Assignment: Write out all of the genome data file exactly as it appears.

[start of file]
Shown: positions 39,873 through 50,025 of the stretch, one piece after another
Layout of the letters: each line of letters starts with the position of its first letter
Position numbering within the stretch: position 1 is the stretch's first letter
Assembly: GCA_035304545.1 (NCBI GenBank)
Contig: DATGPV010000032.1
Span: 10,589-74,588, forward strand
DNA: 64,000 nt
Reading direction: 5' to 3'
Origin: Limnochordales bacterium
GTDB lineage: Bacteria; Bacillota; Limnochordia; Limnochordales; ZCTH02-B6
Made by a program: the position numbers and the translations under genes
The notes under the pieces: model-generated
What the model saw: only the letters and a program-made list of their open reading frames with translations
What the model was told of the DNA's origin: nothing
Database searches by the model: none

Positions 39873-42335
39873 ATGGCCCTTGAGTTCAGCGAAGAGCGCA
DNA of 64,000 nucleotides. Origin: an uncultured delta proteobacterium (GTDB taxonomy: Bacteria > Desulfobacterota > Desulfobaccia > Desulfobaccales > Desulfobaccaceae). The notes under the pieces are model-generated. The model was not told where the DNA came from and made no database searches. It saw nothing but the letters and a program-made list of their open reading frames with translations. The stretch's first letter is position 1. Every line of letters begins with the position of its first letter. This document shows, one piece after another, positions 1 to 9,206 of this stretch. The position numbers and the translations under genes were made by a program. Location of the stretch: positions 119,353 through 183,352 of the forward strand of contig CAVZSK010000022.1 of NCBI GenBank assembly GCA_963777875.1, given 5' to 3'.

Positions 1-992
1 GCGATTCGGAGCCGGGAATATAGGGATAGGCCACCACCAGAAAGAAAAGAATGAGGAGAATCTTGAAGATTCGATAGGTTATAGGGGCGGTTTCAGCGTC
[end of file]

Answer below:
Shown: positions 39,873 through 50,025 of the stretch, one piece after another
Layout of the letters: each line of letters starts with the position of its first letter
Position numbering within the stretch: position 1 is the stretch's first letter
Assembly: GCA_035304545.1 (NCBI GenBank)
Contig: DATGPV010000032.1
Span: 10,589-74,588, forward strand
DNA: 64,000 nt
Reading direction: 5' to 3'
Origin: Limnochordales bacterium
GTDB lineage: Bacteria; Bacillota; Limnochordia; Limnochordales; ZCTH02-B6
Made by a program: the position numbers and the translations under genes
The notes under the pieces: model-generated
What the model saw: only the letters and a program-made list of their open reading frames with translations
What the model was told of the DNA's origin: nothing
Database searches by the model: none

Positions 39873-42335
39873 ATGGCCCTTGAGTTCAGCGAAGAGCGCA
DNA of 64,000 nucleotides. Origin: an uncultured delta proteobacterium (GTDB taxonomy: Bacteria > Desulfobacterota > Desulfobaccia > Desulfobaccales > Desulfobaccaceae). The notes under the pieces are model-generated. The model was not told where the DNA came from and made no database searches. It saw nothing but the letters and a program-made list of their open reading frames with translations. The stretch's first letter is position 1. Every line of letters begins with the position of its first letter. This document shows, one piece after another, positions 1 to 9,206 of this stretch. The position numbers and the translations under genes were made by a program. Location of the stretch: positions 119,353 through 183,352 of the forward strand of contig CAVZSK010000022.1 of NCBI GenBank assembly GCA_963777875.1, given 5' to 3'.

Positions 1-992
1 GCGATTCGGAGCCGGGAATATAGGGATAGGCCACCACCAGAAAGAAAAGAATGAGGAGAATCTTGAAGATTCGATAGGTTATAGGGGCGGTTTCAGCGTC